NEW CASTLE (April 7, 2022) – The Department of Health and Social Services (DHSS) has launched a new website called CostAware to help Delawareans understand how their health care dollars are spent by comparing the variation of average costs for different episodes of care and medical services based on actual medical claims in Delaware.
Hospital costs are compared for five common episodes of care at six hospital systems: cardiac procedures, C-section birth, emergency department visits, knee and hip replacement, and vaginal delivery. The costs across five accountable care organizations (ACOs) are also compared for seven common services: blood count, colonoscopy, doctor visits, hemoglobin A1c, head CT, lumbar spine MRI and screening mammography. The rates are based on 2019 medical claims in the Delaware Health Care Claims Database and reflect the cost that consumers and their insurers actually paid for the care.
In addition, quality measures are provided, including the readmission and utilization rates, and patient satisfaction scores, all from the Centers for Medicare and Medicaid Services (CMS) as part of its Hospital Compare and Medicare Shared Savings Program initiatives. Each episode of care and service can be filtered further by the type of insurance: commercial, Medicare Advantage and Medicaid.
“This kind of transparency and public awareness of health care spending is important for everyone in the system – consumers, health care providers, taxpayers, insurers and businesses,” said DHSS Secretary Molly Magarik, who is also a member of the Delaware Health Care Commission. “We all want good value for the health care dollars we do spend. CostAware offers a glimpse into the actual costs that Delawareans and their insurers are paying, and the quality measures associated with that care.”
In this initial version of CostAware, the Delaware hospital systems and accountable care organizations are not identified. Secretary Magarik said she hopes to include that information in future versions of the website.
The site also breaks down the average monthly cost of care for each member of an accountable care organization and the top procedures for several age and gender groups based on overall volume and dollar volume.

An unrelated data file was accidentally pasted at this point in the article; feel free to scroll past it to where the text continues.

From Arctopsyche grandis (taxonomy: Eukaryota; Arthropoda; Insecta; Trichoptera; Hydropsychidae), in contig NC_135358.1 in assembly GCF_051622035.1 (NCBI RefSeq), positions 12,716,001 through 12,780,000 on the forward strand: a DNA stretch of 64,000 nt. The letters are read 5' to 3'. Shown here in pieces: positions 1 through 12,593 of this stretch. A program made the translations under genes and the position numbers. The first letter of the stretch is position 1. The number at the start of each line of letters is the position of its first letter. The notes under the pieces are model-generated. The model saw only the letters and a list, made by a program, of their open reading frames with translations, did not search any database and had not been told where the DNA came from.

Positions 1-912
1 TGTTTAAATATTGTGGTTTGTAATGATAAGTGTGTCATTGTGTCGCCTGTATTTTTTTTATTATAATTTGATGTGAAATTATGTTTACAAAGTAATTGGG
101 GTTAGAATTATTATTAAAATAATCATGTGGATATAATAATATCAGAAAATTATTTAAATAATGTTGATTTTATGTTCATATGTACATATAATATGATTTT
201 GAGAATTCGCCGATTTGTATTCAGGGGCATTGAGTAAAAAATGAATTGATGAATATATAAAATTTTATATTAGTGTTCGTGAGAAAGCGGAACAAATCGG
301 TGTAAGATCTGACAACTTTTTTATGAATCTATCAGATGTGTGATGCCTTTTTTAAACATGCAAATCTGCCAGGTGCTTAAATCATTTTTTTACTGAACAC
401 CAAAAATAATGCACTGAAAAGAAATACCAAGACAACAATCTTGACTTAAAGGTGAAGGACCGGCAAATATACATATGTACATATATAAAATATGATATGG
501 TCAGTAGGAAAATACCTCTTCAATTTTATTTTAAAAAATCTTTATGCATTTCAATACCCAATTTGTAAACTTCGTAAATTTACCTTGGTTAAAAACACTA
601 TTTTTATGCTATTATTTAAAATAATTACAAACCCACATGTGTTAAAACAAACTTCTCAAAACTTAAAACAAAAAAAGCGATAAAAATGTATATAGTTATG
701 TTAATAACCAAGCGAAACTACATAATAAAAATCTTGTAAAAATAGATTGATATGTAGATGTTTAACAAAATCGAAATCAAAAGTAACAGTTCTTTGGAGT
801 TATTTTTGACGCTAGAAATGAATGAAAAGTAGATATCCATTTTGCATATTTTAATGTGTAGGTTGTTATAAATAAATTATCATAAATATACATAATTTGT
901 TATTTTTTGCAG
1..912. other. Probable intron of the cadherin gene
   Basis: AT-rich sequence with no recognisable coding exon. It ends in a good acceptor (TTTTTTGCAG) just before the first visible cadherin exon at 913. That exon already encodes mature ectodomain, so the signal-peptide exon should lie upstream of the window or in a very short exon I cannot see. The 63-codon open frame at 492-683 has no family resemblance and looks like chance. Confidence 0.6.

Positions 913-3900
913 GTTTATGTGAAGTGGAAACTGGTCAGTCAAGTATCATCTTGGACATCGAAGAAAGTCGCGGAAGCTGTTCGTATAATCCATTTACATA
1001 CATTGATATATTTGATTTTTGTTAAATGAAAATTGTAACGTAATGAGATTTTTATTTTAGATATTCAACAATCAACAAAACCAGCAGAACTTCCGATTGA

In early 2020, DHSS and the Delaware Health Care Commission began working with the Delaware Health Information Network (DHIN) to develop and implement various health care cost and quality analyses. These analyses leverage data in the Delaware Health Care Claims Database (HCCD), which was established through legislation passed by the General Assembly in 2016. DHIN manages the claims database and DHSS uses it to inform and support a variety of policy initiatives.
CostAware is the result of goals from that partnership that include expanding the claims database analysis, measurement and reporting capabilities to increase transparency; highlighting variation in health care system performance; adding to consumers’ knowledge base; and identifying opportunities to improve quality and reduce costs for Delaware residents.
Early in his administration, Governor John Carney said one of the most important things he could do as Governor is to slow the growth of health care spending. In late 2018, the Governor signed Executive Order 25, establishing a state health care spending benchmark, a per-annum rate-of-growth benchmark for health care spending, and several health care quality measures. The first spending benchmark went into effect on Jan. 1, 2019, and was set at 3.8%, with the target expected to decrease gradually to 3% over the following three years. The first benchmark report measured the growth rate at 7.8% for 2019, or more than twice the 3.8% target.
The CostAware website was developed by DHSS and the Health Care Commission in collaboration with DHIN.